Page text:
Cravings and Emotional Eating: What Does Improvement Look Like?

'Tis the season for excess.
‘Tis the season . . . for excess.

Cravings and emotional eating are probably the most distressing of all eating behaviors.  Losing control simply feels bad.  On top of that, it can be very difficult for people to give themselves the credit they deserve when they start working on strategies to change these habits.  A large part of the difficulty with noticing changes is that we are so used to “measuring” success.  We love numbers . . . weights, sizes, calories, etc.

How does one measure changes that are so feelings-based?  Will the number go down on the scale?  Maybe, but maybe not.  Noticing improvements with emotional eating and cravings is more likely to show up as a more relaxed expression, reflecting less worry, panic, and fear.  These deeper attitude changes take time!

In terms of food choices, improvement over time is likely to show itself in subtle ways as well:  perhaps a little less food when a difficult moment strikes.  Every time it strikes?  No, probably not.  Probably once in a while to start, then more frequently as improvements continue.  Because binges generally represent one extreme, with the other being extreme control and rigidity, the overeating usually doesn’t tone down until the rigidity loosens up.  Improvement looks like that over time – less rigidity, along with less binging.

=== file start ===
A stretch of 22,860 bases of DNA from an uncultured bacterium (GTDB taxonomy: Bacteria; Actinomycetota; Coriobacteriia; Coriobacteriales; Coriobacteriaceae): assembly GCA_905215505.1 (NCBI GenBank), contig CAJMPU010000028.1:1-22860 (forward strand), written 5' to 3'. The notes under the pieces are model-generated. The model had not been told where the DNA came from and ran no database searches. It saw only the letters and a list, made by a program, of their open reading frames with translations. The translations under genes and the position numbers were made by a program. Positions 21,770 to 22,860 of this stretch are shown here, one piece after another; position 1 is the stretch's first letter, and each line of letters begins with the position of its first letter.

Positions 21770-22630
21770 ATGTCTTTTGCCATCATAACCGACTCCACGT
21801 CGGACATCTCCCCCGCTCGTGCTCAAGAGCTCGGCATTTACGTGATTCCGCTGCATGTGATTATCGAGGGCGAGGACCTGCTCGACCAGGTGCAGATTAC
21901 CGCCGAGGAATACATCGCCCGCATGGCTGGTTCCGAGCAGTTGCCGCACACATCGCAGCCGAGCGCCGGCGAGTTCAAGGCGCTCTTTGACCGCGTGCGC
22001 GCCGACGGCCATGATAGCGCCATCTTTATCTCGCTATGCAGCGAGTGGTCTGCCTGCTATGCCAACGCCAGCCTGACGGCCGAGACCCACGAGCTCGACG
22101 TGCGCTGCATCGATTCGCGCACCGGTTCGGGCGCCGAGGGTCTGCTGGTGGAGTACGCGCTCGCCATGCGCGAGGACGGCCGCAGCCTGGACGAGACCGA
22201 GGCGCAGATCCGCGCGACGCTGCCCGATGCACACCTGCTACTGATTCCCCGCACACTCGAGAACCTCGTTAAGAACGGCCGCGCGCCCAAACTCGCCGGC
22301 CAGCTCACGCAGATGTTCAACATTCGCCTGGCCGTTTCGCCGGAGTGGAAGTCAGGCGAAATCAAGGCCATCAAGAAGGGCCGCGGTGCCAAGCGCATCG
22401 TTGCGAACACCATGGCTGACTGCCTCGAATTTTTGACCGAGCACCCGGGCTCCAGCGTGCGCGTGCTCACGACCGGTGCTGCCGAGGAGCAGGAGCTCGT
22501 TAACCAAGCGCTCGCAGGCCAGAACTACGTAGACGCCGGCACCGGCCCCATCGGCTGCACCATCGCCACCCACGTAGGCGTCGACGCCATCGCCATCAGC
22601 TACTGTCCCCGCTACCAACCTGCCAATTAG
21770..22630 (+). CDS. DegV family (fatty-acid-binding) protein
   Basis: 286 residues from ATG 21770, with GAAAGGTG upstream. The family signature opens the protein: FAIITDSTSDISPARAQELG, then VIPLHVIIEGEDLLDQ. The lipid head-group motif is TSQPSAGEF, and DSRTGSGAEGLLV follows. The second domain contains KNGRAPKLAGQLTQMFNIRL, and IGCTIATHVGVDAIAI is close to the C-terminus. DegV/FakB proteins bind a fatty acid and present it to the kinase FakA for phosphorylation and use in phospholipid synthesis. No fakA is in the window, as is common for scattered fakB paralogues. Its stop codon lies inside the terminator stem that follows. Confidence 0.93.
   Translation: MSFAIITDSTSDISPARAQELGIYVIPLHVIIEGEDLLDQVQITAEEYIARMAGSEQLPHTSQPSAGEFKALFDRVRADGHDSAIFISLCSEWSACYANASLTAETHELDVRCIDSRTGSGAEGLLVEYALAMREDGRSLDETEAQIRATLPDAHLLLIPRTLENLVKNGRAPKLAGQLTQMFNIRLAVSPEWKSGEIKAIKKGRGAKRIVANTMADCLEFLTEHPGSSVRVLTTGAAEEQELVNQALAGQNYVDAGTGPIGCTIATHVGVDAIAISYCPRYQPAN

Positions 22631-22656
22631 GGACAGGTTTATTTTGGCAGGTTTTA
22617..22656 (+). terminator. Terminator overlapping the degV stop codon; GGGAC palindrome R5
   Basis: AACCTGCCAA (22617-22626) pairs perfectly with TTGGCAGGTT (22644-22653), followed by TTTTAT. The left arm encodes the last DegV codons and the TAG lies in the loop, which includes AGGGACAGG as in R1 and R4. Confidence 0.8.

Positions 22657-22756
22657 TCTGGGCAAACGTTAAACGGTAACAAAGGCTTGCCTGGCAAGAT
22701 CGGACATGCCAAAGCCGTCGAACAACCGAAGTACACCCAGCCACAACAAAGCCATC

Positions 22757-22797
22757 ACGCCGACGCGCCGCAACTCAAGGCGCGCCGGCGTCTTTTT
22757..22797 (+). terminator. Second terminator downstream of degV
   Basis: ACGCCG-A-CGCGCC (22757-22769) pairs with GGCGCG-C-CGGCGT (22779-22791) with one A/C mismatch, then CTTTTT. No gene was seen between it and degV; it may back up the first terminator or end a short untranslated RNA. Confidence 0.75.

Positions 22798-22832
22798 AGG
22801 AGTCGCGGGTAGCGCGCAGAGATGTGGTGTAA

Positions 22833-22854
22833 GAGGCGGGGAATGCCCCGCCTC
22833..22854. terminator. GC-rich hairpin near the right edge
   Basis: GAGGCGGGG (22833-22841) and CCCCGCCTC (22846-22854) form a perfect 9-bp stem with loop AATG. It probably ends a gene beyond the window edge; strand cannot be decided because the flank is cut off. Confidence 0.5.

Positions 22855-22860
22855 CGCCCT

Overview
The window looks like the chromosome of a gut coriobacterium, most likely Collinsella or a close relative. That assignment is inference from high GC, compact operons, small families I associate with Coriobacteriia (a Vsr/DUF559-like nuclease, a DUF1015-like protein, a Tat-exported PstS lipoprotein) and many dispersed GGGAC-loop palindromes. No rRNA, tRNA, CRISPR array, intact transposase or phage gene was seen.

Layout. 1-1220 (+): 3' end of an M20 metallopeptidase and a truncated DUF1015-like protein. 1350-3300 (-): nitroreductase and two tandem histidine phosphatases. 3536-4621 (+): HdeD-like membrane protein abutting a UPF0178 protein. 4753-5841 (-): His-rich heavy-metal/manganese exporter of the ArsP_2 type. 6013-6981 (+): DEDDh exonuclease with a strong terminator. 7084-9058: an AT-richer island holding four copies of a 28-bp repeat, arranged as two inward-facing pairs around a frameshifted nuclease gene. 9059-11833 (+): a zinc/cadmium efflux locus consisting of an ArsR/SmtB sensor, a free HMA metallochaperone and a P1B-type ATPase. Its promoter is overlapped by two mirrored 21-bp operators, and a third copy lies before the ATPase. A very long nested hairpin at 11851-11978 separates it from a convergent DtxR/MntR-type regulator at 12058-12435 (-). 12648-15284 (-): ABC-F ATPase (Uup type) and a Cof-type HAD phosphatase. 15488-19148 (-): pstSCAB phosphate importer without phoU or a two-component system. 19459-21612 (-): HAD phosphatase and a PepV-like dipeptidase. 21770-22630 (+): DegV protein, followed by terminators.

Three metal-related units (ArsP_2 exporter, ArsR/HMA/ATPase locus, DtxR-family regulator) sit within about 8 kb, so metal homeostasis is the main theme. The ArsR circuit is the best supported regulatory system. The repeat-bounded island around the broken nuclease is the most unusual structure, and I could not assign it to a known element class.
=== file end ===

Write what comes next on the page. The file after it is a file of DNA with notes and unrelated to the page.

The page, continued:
Food choices may change along with volume as improvements take place.  A smaller piece of chocolate may be supplemented with a sandwich and a pear as it becomes clear that chocolate may not be the best solution to physical hunger.  Without judgments, we can choose more hunger satisfying options to supplement the cravings for sweets that may actually be at least partially brought on by excessive hunger.

What about feelings?  What can we look for there?  Improvements feel like a little more sense of self-control, by choice, not accompanied by panic and fear.  Challenges that used to seem unfathomable now look like we can handle them . . . on a good day anyway!  It’s a good idea to keep in mind what is possible, and what is not.  No matter how we are able to move toward a feeling of ease with eating, improvements will always look imperfect, because emotions will always be a part of being human.

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